The practice and procedures, which may be employed by Doctors of Chiropractic for the treatment of their patients, are based on the academic and clinical training received in and through accredited chiropractic colleges and includes the use of current diagnostic and therapeutic procedures. Such procedures specifically include the adjustment and manipulation of the joints and adjacent tissues of the human body, particularly of the spinal column, adjunctive physiotherapy procedures, ergonomic advice, exercise programs, and nutritional counseling.
 
Side Effects of Spinal Manipulative Therapy?
A study published in the journal Spine, Volume 22, Number 4, February 15, 1997, compiled information regarding unpleasant reactions after spinal manipulation from 1058 new patients after 4712 treatments by 102 Norwegian Chiropractors. The results indicated that, “at least one reaction was reported by 55% of the patients some time during the course of a maximum of six treatments. Of the reported reactions, the most common were local discomfort (53%), headache (12%), tiredness (11%), or radiating discomfort (10%). Reactions were mild or moderate in 85% of patients. Sixty-four percent of reactions appeared within 4 hours of treatment, and 74% had disappeared within 24 hours. Uncommon reactions were dizziness, nausea, hot skin, or ‘other’ complaints, each accounting for 5% or less of reactions. It was unusual that symptoms commenced later than on the day of or the day after treatment, were of long duration (not gone at the latest on the day after onset), described as severe, or that they resulted in reduced activities of daily living. There were no reports of serious complications in this study. The Chiropractic profession has a well-established record of safety and efficacy, and Chiropractor’s malpractice insurance rates remain among the lowest in the health care professions.
 
What can I expect on my first visit?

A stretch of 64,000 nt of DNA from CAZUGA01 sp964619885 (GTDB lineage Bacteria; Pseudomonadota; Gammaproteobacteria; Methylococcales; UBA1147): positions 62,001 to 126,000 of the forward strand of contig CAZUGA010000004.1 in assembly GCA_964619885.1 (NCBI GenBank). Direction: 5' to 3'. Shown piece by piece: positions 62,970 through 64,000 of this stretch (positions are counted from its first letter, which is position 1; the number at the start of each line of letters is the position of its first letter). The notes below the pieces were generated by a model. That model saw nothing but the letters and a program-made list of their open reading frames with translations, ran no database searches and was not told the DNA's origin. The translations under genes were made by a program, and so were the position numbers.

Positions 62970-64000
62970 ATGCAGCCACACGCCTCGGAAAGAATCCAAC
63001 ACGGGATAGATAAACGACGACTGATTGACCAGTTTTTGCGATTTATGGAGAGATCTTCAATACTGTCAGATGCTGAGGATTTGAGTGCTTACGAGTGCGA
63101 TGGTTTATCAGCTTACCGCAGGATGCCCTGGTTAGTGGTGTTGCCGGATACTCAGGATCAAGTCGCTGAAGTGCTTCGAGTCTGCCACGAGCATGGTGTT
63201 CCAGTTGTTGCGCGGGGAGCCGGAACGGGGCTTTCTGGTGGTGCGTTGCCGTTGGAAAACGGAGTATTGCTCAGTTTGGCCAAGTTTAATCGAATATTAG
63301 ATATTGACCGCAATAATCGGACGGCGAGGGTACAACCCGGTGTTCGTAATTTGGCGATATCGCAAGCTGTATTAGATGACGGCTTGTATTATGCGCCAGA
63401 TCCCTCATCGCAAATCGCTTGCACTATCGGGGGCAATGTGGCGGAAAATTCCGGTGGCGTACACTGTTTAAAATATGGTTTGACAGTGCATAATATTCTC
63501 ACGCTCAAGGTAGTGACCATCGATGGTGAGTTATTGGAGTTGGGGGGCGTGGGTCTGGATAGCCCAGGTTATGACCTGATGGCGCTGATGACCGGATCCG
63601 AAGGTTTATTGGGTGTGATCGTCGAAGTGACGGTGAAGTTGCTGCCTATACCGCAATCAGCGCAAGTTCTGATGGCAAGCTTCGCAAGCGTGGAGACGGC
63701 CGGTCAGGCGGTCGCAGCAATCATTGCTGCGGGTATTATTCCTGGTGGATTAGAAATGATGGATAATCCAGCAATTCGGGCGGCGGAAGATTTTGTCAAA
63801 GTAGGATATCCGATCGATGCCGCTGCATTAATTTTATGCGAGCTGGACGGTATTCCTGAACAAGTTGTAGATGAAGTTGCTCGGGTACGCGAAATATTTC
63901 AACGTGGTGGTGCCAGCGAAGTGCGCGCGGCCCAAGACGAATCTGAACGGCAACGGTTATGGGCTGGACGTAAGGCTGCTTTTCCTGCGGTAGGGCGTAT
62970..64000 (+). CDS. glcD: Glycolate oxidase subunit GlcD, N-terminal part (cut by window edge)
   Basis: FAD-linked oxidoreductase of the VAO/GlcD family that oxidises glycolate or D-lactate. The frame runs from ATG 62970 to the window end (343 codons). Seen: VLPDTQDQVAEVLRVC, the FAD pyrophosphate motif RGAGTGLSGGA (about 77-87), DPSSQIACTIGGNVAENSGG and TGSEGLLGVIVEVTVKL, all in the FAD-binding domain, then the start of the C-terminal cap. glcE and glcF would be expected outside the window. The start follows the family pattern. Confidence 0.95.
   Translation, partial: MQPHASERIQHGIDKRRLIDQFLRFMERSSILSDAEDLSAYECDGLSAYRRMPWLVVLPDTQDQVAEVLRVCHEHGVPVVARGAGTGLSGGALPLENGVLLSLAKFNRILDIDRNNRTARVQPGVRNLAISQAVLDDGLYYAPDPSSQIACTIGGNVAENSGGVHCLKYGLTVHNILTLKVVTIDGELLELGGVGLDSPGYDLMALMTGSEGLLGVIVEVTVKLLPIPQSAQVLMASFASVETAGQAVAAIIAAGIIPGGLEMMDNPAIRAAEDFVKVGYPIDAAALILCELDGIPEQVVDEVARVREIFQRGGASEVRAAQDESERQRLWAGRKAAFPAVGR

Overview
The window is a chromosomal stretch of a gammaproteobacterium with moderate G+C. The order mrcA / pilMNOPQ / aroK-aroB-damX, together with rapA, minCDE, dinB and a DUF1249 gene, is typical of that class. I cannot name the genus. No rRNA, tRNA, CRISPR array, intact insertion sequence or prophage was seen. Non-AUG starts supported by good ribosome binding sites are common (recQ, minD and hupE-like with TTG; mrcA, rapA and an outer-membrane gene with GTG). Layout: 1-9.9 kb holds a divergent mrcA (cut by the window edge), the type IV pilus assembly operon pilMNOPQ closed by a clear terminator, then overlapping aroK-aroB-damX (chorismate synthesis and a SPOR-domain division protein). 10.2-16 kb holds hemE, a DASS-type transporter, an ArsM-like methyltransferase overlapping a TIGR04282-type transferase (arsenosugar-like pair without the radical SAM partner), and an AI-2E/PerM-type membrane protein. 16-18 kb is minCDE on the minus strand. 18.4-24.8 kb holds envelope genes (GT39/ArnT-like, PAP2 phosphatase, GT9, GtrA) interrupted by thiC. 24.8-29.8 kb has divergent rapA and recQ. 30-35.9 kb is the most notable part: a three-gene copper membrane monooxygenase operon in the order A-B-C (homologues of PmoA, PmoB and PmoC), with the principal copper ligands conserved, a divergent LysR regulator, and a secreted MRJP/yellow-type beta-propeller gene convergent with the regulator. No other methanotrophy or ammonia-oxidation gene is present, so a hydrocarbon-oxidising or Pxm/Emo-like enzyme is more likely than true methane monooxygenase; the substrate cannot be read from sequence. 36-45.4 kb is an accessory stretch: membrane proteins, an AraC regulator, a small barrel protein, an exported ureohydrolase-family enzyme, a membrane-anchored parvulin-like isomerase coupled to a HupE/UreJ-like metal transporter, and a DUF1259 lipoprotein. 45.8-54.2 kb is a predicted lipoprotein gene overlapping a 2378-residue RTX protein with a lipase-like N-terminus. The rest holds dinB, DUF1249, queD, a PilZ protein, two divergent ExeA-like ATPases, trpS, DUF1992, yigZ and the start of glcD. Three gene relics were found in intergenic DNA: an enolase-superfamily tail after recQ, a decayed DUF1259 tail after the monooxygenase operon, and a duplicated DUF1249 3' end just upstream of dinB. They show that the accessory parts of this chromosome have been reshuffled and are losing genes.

The first thing your Doctor of Chiropractic (D.C.) will do is ask about your current problem, your history, other care you may have had (chiropractic, osteopathic, medical, etc.), your job, and other questions designed to help determine the nature of your illness and the best way to go about treating the problem. An examination will be performed in accordance with your Doctor’s clinical judgment, which may include referral for x-rays, laboratory analysis and other diagnostic procedures. In addition, a spinal examination will be performed to detect any structural abnormalities which may be affecting or causing your condition. All of these elements are important components of your total health profile, and vital to the Doctor of Chiropractic in evaluating your problem. The practice and procedures, which may be employed by Doctors of Chiropractic for their patients, are based on the academic and clinical training received in and through accredited chiropractic colleges and includes the use of current diagnostic and therapeutic procedures. Doctors of Chiropractic use many sophisticated and varied techniques, and the specific treatment procedure to be used will be determined and explained completely to you following a careful evaluation of your examination findings. You will be encouraged to ask questions regarding your condition and the recommended treatment procedures. Such procedures specifically include the adjustment and manipulation of the joints and adjacent tissues of the human body, particularly of the spinal column. The adjustments or “manipulations” are usually given using the hands, and consist of applying pressure to the areas of the spine that are involved in the patient’s problem. An “adjustment,” as Doctors of Chiropractic use the term, means the specific manipulation of vertebrae, which have abnormal movement patterns or fail to function normally. Doctors of Chiropractic spend years learning motion palpation (the art of examining by movement or touch) and other forms of spinal examining procedures, so that they can administer specific and appropriate spinal adjustments. Under normal circumstances, the adjustments don’t hurt. The patient may experience a minor amount of discomfort during the adjustment, which lasts only seconds. Adjustments or manipulations are extremely safe. The risk factor for problems from the manipulation is estimated to be in excess of 1 million to 1. The Doctor of Chiropractic may also use appropriate adjunctive physiotherapy procedures, such as ultrasound, electrical stimulation of different types, traction, diathermy, and hot and cold compresses. It may be deemed appropriate to use supportive collars and braces, strapping and/or taping, heel and/or sole lifts, and foot orthotics. The patient will be given appropriate life style modifications, work recommendations, and ergonomic advice specific to their situation. The patient will be given exercise programs to assist in their recovery and for prevention of future problems. If appropriate, nutritional counseling will be provided. For more information about chiropractic, please contact the American Chiropractic Association at www.amerchiro.org.